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Friday, September 28, 2007

We're living in interesting times...

The ancient Chinese saying – “May you live in interesting times” – sounds innocuous, but it is actually a curse, since interesting times are meant to indicate troubled times. We certainly have been and continue to live in interesting real estate times in Michigan. Just yesterday I heard that the premier local foreclosure law firm in this area is hiring and looking to almost double their staff. This ostensibly is to handle the expected case load of the upcoming tsunami of foreclosures that will be kicked of later this year by ARM resets.

Make no mistake about it; we are not yet to the bottom of the curve that we are currently on, with declining home values and the resulting home losses. The ARM resets just add to the problems of a declining state economy, job losses and companies and jobs exiting the state. We have occasional news of new companies entering the state and new jobs being created, but the net is still negative and will be for some time. We will come out on the other side and reach a new steady state; perhaps, even with home values starting to increase again. We just don’t know how long that’s gong to take. Some economists are now saying that 2009 looks to be about the tie that we should see a turn-around.

So, am I having some sort of a bi-polar meltdown here? One day I say that I see a light at the end of the tunnel (actually just three days ago – September 25 post) and now predicting no turn-around until 2009. Not really. The light that I spoke of was an increase in home selling activity – more buyers out recently and more deals being done. That’s true. But if you look at the sales themselves one will see that the sales are mostly on distressed homes – foreclosures, corporate relos and desperate homeowners dumping homes at a loss just to get out.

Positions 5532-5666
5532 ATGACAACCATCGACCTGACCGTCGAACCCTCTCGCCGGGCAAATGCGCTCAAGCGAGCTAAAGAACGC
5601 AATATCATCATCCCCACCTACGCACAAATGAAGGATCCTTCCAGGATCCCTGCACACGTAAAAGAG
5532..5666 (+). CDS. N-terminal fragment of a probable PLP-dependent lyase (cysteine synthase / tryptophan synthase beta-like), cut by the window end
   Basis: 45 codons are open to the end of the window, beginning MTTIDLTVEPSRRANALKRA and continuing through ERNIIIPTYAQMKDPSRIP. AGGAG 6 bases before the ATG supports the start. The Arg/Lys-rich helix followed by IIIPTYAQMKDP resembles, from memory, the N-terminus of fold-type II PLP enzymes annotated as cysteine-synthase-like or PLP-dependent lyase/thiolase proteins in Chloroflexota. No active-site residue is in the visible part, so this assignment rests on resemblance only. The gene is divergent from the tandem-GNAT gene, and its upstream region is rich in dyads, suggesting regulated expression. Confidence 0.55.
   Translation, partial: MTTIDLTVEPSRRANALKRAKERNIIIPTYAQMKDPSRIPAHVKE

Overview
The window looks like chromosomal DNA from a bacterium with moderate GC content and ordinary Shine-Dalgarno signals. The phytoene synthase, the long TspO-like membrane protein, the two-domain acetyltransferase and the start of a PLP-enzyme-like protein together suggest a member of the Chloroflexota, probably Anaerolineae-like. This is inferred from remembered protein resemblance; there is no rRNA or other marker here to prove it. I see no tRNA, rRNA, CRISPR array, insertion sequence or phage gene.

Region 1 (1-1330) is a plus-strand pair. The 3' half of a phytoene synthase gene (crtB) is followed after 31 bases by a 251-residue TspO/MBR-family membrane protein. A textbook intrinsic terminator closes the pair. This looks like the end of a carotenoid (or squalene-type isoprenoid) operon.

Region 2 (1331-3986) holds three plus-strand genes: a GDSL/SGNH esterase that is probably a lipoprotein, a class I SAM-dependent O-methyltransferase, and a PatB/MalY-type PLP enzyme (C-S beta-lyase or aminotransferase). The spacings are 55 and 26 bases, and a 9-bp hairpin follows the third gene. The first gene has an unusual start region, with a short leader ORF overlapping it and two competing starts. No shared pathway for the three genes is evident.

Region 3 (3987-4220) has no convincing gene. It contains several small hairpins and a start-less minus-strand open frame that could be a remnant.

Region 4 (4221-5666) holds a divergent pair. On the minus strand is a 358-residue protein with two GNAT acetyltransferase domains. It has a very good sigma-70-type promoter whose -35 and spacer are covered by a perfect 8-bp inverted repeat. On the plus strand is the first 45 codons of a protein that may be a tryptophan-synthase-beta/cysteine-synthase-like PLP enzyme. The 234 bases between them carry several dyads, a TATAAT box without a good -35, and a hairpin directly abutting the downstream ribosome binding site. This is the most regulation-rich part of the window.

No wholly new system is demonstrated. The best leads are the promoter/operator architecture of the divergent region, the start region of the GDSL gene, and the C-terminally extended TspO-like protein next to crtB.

Even the “normal sales”, if there are any that would have been called normal a few years back, are being made at prices or with seller concessions that are heavily influenced by the distressed market. I track these things weekly and most homes are selling fore between 90-95% of asking prices, with a significant number each week below 90%. In “the good ole days” the prices would have been between 95-97% of asking price. Houses are selling in our area for about 1.75 times the SEV (State Equalized Value – a Michigan term created by a tax law that supposedly equates to 1/2 of the assessed value of he home and helps regulate how fast our property taxes can rise) these days; whereas, just two years ago the average would have been about 2.25 times SEV (see my post of August 26th for more on SEV).

So we are still in a depressed housing values market, still in a buyers market and still in a slow market; but, hey, things are picking up. Maybe it’s pent up demand, as I saw in one article recently or maybe its just the feeding frenzy of people smelling a bargain (see my post of August 28th). Whatever it is, people are out buying again and that’s a good thing – at least for me. Most of the requests I get now are for bank repo houses, so maybe we’ll sell off that inventory fairly fast and get that pricing pressure out of the system. I certainly hope so for the sake of my sellers.

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